Safety Practices at Work should Include Deburring
Safety practices at work should include deburring, in particular because the manufacturing process of shaping metal and some plastic products can introduce another element of unpredictability in the workplace. Cuts in metal and plastic that aren’t clean can produce a dangerous side effect of burrs. These tiny, rough edges can snag, poke and pinch in places when one least expects it.
Production burrs, in their many forms, can be a literal pain – one that’s been present for as long as humans have been cutting objects. From an industry perspective, production burrs have been an issue as far back as the 1860s when the industry began embracing edge finishing processes through mass production methods. Even today, these sharp edges on metal goods, plastic and steel products can pose a danger to employees on the manufacturing floor.
Common Burr-Related Injuries/Issues
- Cuts and scraps
- Mechanism jams
- Unnecessary wear and tear
- Short circuiting/burnout of electrical machines
- Build-up on edges
- Fracture of edges
The potential for mechanical hazards remains an element of every manufacturing or production process, and every point of operation holds the potential to become a hazard. Blades, bits and presses are all places where users and operators should practice caution. For instance, guards when used correctly and consistently can go a long way in keeping human operators safer and reduce unnecessary injuries and issues on the floor.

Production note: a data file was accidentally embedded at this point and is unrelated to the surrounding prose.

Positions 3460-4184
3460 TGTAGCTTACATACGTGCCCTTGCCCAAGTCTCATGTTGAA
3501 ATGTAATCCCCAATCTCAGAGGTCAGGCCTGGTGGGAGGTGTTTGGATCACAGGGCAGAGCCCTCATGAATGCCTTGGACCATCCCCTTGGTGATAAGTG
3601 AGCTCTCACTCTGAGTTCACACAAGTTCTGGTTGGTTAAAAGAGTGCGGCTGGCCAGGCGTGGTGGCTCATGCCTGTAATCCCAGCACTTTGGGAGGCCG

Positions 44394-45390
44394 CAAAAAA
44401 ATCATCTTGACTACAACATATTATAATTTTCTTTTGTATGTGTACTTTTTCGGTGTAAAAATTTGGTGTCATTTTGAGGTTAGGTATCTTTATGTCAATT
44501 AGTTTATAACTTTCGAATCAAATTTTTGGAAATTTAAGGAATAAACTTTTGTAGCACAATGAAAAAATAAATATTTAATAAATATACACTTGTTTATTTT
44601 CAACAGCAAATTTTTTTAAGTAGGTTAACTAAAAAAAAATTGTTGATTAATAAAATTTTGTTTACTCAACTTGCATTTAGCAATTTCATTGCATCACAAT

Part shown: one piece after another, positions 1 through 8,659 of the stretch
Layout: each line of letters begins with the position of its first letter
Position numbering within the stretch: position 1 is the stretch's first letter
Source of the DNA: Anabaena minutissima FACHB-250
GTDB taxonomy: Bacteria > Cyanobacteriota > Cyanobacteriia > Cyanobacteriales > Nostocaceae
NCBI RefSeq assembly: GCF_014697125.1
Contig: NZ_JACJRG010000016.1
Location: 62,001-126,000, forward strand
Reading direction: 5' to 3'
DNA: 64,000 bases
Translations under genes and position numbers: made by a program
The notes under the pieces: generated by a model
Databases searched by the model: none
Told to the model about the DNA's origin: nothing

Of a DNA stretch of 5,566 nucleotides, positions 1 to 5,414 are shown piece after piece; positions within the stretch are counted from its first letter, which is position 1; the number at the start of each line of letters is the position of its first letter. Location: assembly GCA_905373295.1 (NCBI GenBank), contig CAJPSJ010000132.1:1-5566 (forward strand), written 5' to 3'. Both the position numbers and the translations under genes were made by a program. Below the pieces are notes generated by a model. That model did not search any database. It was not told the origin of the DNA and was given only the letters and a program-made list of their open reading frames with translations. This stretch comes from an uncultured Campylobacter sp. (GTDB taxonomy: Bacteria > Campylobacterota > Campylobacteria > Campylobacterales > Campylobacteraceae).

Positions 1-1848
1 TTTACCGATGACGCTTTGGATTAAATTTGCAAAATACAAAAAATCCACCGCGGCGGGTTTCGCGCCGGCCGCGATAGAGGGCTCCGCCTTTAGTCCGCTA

Deburring is a proven and well-accepted process that can help a manufacturer ensure employees remain safe and keep a company in compliance. CDMC provides deburring services that can improve product consistency, create reliability in production numbers and limit unnecessary downtime. Consistent deburring practices can also improve environmental and safety elements for everyone on the manufacturing floor.
The need for safety is present even as manufacturing becomes more sophisticated as technology and Artificial Intelligence play a larger role in production. For humans and machines to work in concert safely, operators must acknowledge the importance of a working partnership based on mutual trust and recognition of the potential of danger.
Manufacturers with safety in mind must have practices in place that keep employees safe because a single safety issue can quickly create a ripple effect across an organization. Just one injury has the potential to create rises in health benefit costs across an organization, create production downtime, raise product retail costs and hold the potential for redesigning parts of the manufacturing or production process. By simply embedding deburring methods in the overall manufacturing process, manufacturers can build an important safety net for employees and the organization.
Contact CDMC today to learn why deburring is a valuable and vital part of creating a safe, flexible and efficient ecosystem.